Together, they used the DIII-D facilities to run a series of experiments on ablation. Using a port at the bottom of the tokamak, they inserted a series of carbon rods into the plasma flow, and used high-speed and infrared cameras and spectrometers to track how they disintegrated. Orlov and Kostadinova also fired minuscule carbon pellets into the reactor at high speed, mimicking on a small scale what the heat shield on the Galileo probe would have encountered in Jupiter’s atmosphere.
The conditions inside the tokamak were remarkably similar in terms of the temperature of the plasma, the speed it flowed over the material, and even its composition: The Jovian atmosphere is mostly hydrogen and helium, the DIII-D tokamak uses deuterium, which is an isotope of hydrogen. “Instead of launching something at a very high velocity, we instead put a stationary object into a very fast flow,” Orlov says.
The experiments, which were presented at a meeting of the American Physical Society in Pittsburgh this month, helped to validate the models of ablation that were developed by NASA scientists using data sent back from the Galileo probe. But they also serve as a proof of concept for a new type of testing. “We’re opening this new field of research,” says Orlov. “Nobody has done it before.”
It’s something that’s sorely needed in the industry. “There’s been a lag in new testing procedures,” says Yanni Barghouty, founder of Cosmic Shielding Corporation, a startup building radiation shields for spacecraft. “It allows you to prototype a lot faster and more cheaply—there’s a feedback loop.”
Whether nuclear fusion reactors will be a practical testing ground remains to be seen—they’re incredibly sensitive devices that have been designed for another purpose entirely. Orlov and Kostadinov were given time at DIII-D as part of a special effort to use the reactor to expand scientific knowledge, utilizing a port built into the tokamak for the purpose of safely testing new materials. But it’s an expensive process. Their day on the machine cost half a million dollars. As a result, this kind of experiment will likely be done sparingly in the future, when the opportunity arises, to tweak and improve computer simulations.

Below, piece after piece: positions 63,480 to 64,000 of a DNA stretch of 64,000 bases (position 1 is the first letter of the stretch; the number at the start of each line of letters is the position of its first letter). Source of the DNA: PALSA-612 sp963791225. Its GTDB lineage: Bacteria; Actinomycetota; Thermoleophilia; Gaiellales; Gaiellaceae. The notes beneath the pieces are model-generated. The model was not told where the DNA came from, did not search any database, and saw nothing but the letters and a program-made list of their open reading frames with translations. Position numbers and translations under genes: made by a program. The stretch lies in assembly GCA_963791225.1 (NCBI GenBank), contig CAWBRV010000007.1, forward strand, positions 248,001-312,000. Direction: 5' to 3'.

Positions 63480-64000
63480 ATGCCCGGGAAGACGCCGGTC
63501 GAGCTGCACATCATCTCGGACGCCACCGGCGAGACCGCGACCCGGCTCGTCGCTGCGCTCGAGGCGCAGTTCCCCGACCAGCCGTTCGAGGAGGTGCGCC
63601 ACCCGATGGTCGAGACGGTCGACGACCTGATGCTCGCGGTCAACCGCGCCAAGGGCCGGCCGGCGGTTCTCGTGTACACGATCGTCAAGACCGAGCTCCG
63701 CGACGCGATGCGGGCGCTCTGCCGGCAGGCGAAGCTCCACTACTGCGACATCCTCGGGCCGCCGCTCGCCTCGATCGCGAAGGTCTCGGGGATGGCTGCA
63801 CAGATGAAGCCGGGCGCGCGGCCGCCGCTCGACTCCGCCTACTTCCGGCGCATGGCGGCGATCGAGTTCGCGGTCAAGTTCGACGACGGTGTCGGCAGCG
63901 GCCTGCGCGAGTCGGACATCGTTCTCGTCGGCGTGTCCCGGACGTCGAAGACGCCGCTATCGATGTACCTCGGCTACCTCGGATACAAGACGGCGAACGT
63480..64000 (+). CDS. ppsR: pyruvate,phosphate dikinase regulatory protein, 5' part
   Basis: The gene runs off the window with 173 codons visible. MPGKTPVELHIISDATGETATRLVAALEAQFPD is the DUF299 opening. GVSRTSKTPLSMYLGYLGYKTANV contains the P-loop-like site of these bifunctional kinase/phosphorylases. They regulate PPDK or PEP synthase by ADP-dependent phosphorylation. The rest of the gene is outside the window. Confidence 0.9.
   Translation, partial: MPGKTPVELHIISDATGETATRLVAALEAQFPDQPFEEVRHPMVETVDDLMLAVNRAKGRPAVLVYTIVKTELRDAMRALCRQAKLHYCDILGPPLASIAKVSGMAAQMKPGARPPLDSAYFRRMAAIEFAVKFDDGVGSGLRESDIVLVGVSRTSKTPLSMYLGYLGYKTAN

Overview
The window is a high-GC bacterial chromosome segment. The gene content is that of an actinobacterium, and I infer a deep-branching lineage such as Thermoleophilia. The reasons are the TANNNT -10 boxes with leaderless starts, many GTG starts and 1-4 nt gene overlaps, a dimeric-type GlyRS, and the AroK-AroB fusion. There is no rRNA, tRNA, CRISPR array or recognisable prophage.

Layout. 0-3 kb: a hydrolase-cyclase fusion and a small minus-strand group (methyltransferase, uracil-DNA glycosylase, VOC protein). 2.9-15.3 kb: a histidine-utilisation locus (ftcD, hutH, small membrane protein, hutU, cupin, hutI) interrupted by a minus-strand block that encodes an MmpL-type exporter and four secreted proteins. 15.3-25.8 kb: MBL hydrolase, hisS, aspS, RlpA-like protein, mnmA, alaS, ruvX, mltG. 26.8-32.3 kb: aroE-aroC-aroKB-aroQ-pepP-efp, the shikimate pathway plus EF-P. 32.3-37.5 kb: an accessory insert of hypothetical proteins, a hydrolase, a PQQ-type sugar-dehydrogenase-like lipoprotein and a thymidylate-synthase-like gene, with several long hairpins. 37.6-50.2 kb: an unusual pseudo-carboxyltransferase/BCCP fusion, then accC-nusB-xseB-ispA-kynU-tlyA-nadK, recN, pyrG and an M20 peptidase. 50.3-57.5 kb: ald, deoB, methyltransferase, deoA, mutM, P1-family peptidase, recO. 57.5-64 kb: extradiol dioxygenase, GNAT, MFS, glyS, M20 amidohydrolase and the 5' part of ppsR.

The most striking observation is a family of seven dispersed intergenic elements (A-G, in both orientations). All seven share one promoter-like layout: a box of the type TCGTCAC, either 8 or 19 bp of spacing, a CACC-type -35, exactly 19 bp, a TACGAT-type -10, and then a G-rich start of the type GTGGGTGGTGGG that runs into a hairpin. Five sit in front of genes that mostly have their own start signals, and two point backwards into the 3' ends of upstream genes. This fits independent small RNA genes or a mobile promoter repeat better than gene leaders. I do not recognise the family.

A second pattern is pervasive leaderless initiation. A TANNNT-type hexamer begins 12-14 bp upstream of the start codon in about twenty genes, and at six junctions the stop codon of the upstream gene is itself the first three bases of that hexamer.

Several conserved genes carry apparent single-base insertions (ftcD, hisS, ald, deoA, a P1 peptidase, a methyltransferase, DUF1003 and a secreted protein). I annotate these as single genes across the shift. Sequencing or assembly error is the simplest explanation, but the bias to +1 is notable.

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With further experiments, Orlov and Kostadinova hope that the models can be improved and used to optimize heat shield design for future missions—putting more material where it’s needed, but also removing it from where it’s not. NASA’s DAVINCI+ mission, scheduled to launch toward Venus near the end of the decade, could be the first to take advantage. It comprises an orbiter and a descent probe, which will need powerful shielding as it falls through the hot, thick Venusian atmosphere. The Galileo probe taught scientists much about the formation of the solar system, but with a better heat shield, it could have done much more. “Half of the payload is something that’s just going to burn,” says Kostadinova. “You’re limiting the number of scientific instruments you can really fit in.”
Beyond that, the technique could be used to test new materials, such as silicon carbide, or new forms of heat shield that use a mixture of passive materials that ablate and other components that don’t. Engineers will need those for future missions—the Galileo probe took the slowest, flattest trajectory possible to limit ablation, and still stretched the limits of what was then possible.
The research could also help in the design of fusion reactors themselves. Until now, most research has understandably focused on the core plasma reactions inside a tokamak. But as nuclear fusion inches toward commercialization, more attention will need to be paid to the construction of the reactors and the design of materials that can contain the fusion reaction and safely dissipate the energy if things go wrong.
Kostadinova and Orlov are calling for more collaboration between the fusion and space research communities, which both have an interest in understanding plasma reactions—and in developing substances that can contain them. “The future is to make better materials, and new materials,” Kostadinova says.